Abstract: We study the macroeconomic consequences of the money market tensions associated with the financial crisis in the euro area. In a structural VAR, we identify a liquidity shock rooted in the interbank market and use its impulse response functions to calibrate key parameters of a Smets and Wouters (2003) closed-economy model augmented with a banking sector à la Gertler and Kiyotaki (2010). We highlight two main results. First, an identified liquidity shock causes a sizable and persistent fall in investment. The shock can account for one third of the observed, large fall in euro area aggregate investment in 2008-09. Second, the liquidity injected in the market by the ECB played an important role in attenuating the macroeconomic impact of the shock. According to our counterfactual simulations based on the structural model, in the absence of ECB liquidity injections interbank spreads would have been at least 200 basis points higher and their adverse impact on investment would have been more than twice as severe.
    Keywords: ECB,euro area,financial crisis,financial frictions,interbank market,non-standard monetary policy
    JEL: E44 E58
    Date: 2017
  3. By: Lorenzo Burlon; Alberto Locarno (Bank of Italy); Alessandro Notarpietro (Bank of Italy); Massimiliano Pisani (Bank of Italy)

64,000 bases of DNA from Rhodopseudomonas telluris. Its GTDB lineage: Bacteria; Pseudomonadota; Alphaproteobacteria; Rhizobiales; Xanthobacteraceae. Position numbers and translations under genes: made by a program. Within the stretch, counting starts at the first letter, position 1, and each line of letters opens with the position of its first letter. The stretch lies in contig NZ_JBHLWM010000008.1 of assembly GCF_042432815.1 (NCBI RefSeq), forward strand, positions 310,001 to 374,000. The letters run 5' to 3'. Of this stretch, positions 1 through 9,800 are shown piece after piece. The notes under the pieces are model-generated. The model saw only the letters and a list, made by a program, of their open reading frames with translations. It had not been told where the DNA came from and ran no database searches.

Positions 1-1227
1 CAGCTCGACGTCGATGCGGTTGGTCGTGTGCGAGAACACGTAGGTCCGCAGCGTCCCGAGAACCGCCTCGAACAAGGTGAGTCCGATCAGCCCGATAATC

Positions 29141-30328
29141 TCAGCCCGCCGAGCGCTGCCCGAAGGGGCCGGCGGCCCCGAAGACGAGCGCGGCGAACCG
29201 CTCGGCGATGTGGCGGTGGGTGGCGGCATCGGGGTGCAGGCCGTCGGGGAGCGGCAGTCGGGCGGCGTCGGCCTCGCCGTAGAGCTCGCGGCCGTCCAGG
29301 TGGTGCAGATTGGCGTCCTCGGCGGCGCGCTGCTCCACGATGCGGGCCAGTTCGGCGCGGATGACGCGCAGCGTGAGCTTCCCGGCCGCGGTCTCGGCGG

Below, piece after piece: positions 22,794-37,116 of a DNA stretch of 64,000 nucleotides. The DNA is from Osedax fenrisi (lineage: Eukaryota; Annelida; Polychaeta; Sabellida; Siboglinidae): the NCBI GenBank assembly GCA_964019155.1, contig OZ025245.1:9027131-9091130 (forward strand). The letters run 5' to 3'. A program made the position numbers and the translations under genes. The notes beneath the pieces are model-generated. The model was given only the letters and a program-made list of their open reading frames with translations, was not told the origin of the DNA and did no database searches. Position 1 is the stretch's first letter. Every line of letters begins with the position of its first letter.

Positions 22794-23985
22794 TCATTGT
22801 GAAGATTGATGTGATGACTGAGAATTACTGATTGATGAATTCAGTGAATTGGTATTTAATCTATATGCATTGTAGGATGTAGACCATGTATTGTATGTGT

Abstract: This paper evaluates the macroeconomic impact of a programme for public infrastructure spending in the euro area (EA) under alternative assumptions about funding sources and the monetary policy stance. The quantitative assessment is made by simulating a dynamic general equilibrium model of a monetary union with region-specific fiscal policy. The main results are the following. First, EA-wide stimuli are more effective than unilateral (region-specific) stimuli. Second, under EA-wide stimulus, the fiscal multiplier is close to 2 if the forward guidance (FG) on the short-term policy rate holds. Third, if the monetary authority keeps down both the policy rates (with FG) and the long-term interest rates (with quantitative easing), the fiscal multiplier exceeds 3 at peak and investment spending is self-financing. Fourth, the financing method is relevant: debt financing, particularly under an accommodative monetary policy stance and if the sovereign spreads do not increase, is more growth-friendly than tax financing in the short-term (but not in the long-term). Fifth, the effectiveness of the fiscal stimulus is larger if government spending is directed towards productive goods and its implementation occurs efficiently and without delays.